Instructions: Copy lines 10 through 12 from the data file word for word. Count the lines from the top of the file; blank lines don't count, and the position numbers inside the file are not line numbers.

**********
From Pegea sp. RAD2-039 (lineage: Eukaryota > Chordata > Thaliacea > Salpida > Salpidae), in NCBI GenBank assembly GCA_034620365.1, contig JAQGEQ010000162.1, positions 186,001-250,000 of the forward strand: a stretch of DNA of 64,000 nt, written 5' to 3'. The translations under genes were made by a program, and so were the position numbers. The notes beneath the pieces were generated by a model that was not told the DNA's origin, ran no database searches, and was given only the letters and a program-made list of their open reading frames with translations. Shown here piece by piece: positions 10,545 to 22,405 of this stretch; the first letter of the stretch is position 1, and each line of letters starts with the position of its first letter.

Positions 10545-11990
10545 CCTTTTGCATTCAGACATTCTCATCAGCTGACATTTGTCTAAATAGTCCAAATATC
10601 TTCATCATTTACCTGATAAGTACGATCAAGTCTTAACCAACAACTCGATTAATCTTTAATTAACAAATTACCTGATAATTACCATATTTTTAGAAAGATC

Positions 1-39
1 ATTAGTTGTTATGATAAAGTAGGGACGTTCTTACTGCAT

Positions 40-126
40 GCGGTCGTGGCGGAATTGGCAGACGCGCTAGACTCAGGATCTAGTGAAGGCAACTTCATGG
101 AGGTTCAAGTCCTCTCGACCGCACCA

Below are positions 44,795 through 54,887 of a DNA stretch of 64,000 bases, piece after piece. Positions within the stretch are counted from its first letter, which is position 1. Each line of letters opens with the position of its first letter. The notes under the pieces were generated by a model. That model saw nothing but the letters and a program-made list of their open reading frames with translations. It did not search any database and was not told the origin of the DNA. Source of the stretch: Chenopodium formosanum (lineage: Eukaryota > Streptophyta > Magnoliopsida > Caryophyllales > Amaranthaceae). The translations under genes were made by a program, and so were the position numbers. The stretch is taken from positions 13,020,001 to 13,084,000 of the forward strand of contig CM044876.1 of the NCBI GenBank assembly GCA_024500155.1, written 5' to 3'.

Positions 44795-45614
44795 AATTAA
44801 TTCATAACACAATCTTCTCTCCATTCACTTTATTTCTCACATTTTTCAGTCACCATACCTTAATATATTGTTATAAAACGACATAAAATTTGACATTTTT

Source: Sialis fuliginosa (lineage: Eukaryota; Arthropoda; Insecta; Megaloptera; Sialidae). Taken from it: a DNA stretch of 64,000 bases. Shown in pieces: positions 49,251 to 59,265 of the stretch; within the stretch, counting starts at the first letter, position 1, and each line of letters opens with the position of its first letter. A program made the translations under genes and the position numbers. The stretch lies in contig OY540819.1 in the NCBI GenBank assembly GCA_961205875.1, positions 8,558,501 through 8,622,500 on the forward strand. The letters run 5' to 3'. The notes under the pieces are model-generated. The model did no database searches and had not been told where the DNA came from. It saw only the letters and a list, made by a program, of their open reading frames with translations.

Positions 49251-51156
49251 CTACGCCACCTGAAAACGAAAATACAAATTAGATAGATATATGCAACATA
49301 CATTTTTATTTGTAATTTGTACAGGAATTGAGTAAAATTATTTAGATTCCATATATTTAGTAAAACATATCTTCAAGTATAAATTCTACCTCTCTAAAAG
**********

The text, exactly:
Below are positions 44,795 through 54,887 of a DNA stretch of 64,000 bases, piece after piece. Positions within the stretch are counted from its first letter, which is position 1. Each line of letters opens with the position of its first letter. The notes under the pieces were generated by a model. That model saw nothing but the letters and a program-made list of their open reading frames with translations. It did not search any database and was not told the origin of the DNA. Source of the stretch: Chenopodium formosanum (lineage: Eukaryota > Streptophyta > Magnoliopsida > Caryophyllales > Amaranthaceae). The translations under genes were made by a program, and so were the position numbers. The stretch is taken from positions 13,020,001 to 13,084,000 of the forward strand of contig CM044876.1 of the NCBI GenBank assembly GCA_024500155.1, written 5' to 3'.

Positions 44795-45614
44795 AATTAA